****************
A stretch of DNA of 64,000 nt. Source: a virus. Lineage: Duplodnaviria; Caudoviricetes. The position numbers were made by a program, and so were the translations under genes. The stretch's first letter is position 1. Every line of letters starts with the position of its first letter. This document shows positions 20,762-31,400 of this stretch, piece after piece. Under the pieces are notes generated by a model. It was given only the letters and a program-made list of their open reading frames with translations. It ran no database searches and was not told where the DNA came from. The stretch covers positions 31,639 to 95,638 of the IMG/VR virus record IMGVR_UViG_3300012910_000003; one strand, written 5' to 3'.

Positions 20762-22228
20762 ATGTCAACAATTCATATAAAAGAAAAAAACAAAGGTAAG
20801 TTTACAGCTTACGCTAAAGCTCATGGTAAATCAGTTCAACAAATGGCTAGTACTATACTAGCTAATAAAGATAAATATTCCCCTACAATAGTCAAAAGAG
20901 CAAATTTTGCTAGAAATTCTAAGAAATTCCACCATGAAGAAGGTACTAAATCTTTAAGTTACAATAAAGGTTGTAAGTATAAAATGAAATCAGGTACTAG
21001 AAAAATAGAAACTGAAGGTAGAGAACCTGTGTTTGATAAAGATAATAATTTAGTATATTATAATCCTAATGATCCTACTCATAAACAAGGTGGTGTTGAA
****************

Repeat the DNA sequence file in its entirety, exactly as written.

A stretch of DNA of 64,000 nt. Source: a virus. Lineage: Duplodnaviria; Caudoviricetes. The position numbers were made by a program, and so were the translations under genes. The stretch's first letter is position 1. Every line of letters starts with the position of its first letter. This document shows positions 20,762-31,400 of this stretch, piece after piece. Under the pieces are notes generated by a model. It was given only the letters and a program-made list of their open reading frames with translations. It ran no database searches and was not told where the DNA came from. The stretch covers positions 31,639 to 95,638 of the IMG/VR virus record IMGVR_UViG_3300012910_000003; one strand, written 5' to 3'.

Positions 20762-22228
20762 ATGTCAACAATTCATATAAAAGAAAAAAACAAAGGTAAG
20801 TTTACAGCTTACGCTAAAGCTCATGGTAAATCAGTTCAACAAATGGCTAGTACTATACTAGCTAATAAAGATAAATATTCCCCTACAATAGTCAAAAGAG
20901 CAAATTTTGCTAGAAATTCTAAGAAATTCCACCATGAAGAAGGTACTAAATCTTTAAGTTACAATAAAGGTTGTAAGTATAAAATGAAATCAGGTACTAG
21001 AAAAATAGAAACTGAAGGTAGAGAACCTGTGTTTGATAAAGATAATAATTTAGTATATTATAATCCTAATGATCCTACTCATAAACAAGGTGGTGTTGAA